Manifesto for the middle-aged shopper
OK, so I say something in passing to Ken about middle-age, and he laughs and tells me not to describe women between 25 and 45 as middle-aged, and I laugh and say “well what are we then?” and he laughs again and moves the conversation on.
And Ken’s reaction stays with me for the rest of the day, because if, at 35, I’m not middle-aged, what exactly am I? And what are the consequences of denying it?
I have thoroughly enjoyed getting older. A figure that looked overblown and uncontrolled when I was younger now looks curved and comfortable—and that’s despite being two inches larger all over. I know what suits me and pretty much stick to it (barring a few horrendous mistakes we won’t talk about). But buying what suits me? That’s a different matter.
Age has physical consequences. Most of us put on weight, and most of us change shape even if we don’t. I still remember the shock of realising my proportions had changed and that a whole set of styles suddenly looked really bad. I’m actually the same size in trousers as in 1990 but I had to get rid of my Levis and look for something with a lot more room for hips. I do not have a young woman’s body, I have a matron’s body.
But the heart of the clothes market has changed. Even in the 1960s, the mainstream fashion industry designed for adult women. Married women had the most money to spend on clothes so they were the standard model. Today, the industry is geared up mainly to the very young, who have more money than ever and spend a lot of it in small amounts but frequent intervals—a stock purchaser’s dream. So the rest of us are told that unless we dress the same way, and update as often, we are frumpy. It’s a very hard message to resist.
(Aside: the effect of using young women’s proportions to design clothes can be seen almost every time you see a woman in a blouse today. They almost all pull around the bust and under the arms.)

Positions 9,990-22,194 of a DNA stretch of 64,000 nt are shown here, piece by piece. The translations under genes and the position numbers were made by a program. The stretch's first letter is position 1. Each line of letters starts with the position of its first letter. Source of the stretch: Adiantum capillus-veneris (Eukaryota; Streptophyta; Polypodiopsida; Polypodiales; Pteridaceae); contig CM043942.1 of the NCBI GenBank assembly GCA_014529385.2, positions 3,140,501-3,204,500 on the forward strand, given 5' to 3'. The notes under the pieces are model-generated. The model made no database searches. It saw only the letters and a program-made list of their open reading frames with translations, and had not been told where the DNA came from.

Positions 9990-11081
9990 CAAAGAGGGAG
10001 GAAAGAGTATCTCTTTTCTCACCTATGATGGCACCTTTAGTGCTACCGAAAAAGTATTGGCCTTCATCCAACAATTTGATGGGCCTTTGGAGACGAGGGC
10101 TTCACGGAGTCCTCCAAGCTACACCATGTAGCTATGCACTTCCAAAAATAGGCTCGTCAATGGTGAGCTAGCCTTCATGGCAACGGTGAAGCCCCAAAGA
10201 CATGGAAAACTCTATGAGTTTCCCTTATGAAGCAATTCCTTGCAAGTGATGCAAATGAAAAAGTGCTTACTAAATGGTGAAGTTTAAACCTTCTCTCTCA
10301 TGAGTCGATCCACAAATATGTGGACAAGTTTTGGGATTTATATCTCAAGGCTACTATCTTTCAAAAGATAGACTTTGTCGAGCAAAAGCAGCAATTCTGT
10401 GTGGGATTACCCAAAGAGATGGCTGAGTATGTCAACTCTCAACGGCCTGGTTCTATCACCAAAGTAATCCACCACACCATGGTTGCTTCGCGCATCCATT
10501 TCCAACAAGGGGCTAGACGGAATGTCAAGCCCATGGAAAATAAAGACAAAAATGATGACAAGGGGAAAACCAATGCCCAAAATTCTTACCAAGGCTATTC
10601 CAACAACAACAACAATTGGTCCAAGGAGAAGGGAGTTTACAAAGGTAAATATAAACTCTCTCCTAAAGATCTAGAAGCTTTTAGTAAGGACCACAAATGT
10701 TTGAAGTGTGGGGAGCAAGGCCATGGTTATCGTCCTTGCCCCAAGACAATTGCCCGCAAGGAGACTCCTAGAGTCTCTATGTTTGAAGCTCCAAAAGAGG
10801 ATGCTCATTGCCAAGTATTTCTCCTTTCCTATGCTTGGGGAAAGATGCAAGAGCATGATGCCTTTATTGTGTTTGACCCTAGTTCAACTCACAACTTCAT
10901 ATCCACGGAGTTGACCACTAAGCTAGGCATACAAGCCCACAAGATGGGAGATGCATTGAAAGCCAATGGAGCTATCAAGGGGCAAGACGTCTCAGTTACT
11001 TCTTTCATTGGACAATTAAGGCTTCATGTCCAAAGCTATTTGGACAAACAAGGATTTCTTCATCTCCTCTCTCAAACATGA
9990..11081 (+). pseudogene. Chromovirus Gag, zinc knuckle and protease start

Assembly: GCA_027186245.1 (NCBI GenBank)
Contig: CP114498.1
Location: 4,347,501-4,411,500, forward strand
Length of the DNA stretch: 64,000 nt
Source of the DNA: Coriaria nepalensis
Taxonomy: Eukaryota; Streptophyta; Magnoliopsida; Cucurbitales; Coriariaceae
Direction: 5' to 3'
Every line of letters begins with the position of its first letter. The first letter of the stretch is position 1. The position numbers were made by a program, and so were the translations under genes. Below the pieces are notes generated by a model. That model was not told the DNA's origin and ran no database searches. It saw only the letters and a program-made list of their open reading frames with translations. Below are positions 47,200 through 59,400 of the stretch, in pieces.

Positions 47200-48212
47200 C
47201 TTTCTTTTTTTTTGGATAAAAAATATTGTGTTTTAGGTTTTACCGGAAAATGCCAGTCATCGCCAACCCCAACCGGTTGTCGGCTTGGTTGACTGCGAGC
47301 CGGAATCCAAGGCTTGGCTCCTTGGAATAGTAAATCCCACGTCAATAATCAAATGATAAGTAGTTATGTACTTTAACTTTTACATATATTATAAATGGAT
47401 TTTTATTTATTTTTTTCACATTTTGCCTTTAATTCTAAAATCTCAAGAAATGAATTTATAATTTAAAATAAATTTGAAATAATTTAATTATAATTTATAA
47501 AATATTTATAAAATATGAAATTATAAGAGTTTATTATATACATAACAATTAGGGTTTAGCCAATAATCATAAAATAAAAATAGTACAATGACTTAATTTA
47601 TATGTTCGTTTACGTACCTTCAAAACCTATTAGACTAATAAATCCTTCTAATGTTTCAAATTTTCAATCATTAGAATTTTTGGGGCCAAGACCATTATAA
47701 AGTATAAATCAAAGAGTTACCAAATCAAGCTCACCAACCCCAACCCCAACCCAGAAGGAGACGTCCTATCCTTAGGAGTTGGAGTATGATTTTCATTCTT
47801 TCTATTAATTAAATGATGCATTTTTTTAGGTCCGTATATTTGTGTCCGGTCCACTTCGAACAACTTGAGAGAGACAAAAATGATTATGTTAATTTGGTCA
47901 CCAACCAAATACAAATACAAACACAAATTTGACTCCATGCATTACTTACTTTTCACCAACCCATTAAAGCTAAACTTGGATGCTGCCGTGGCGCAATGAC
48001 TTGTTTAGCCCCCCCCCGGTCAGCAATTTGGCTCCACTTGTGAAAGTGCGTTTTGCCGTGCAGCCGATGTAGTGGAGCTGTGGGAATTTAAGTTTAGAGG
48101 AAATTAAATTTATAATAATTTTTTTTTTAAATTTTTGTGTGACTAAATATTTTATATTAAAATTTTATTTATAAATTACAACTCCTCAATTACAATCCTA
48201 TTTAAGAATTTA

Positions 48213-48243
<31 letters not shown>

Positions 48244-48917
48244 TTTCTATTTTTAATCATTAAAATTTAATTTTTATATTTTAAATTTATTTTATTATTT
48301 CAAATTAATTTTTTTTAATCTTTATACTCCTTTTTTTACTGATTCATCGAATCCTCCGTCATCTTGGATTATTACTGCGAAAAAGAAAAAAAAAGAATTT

The number of shops that cater for this market is minute and mostly not cheap. Country Casuals , Monsoon and Jaeger are the three that come to my mind and I certainly can’t afford the latter. Forget Marks & Spencer’s. Their Per Una Range are teenage styles in matrons shapes; Autograph isn’t really designed for day to day wear; and their basics seem to have forgotten that today’s forty year olds weren’t brought up to wear pastels. There is nothing in the shop that reflects those who were teenagers in the 1980s, who want style, strong colours, and good cuts with enough room in the hips and bust.
In the past ten years, clothing stores have made one particular change that infuriates me. Most now often provide only one colour option with each style (maybe three if you’re lucky). If you don’t like pink and burgundy, last year’s “fashion” was a non starter. M&S have rather a nice twin-set in stock at the moment, but only if you like beige. The old BT advert in which Maureen Lipman goes through an entire sweater range, asking what colours something is available in, has become incomprehensible. I know I’m at an extreme in wanting only one or two colours, but I shouldn’t have to wait for green to “come round” every three years.
This is why I think it is important to say, quite firmly, “no, I am not young. I’ve entered middle age and I’m enjoying it thank you . I know what suits me and I’m not going to purchase clothing according to the most rigidly prescribed fashion, in only a limited range of colours and with cuts and styles designed for eighteen year olds with no curves.
Only if we identify ourselves as a market will the market cater for us.
Epilogue: the morning after writing the above I tried to buy a black sweater in M&S. It took me almost 20 minutes to find something that was neither frumpy nor designed for an eighteen year old. I couldn’t repress the schadenfreud later that evening when M&S reported their women’s clothing sales as 3% down.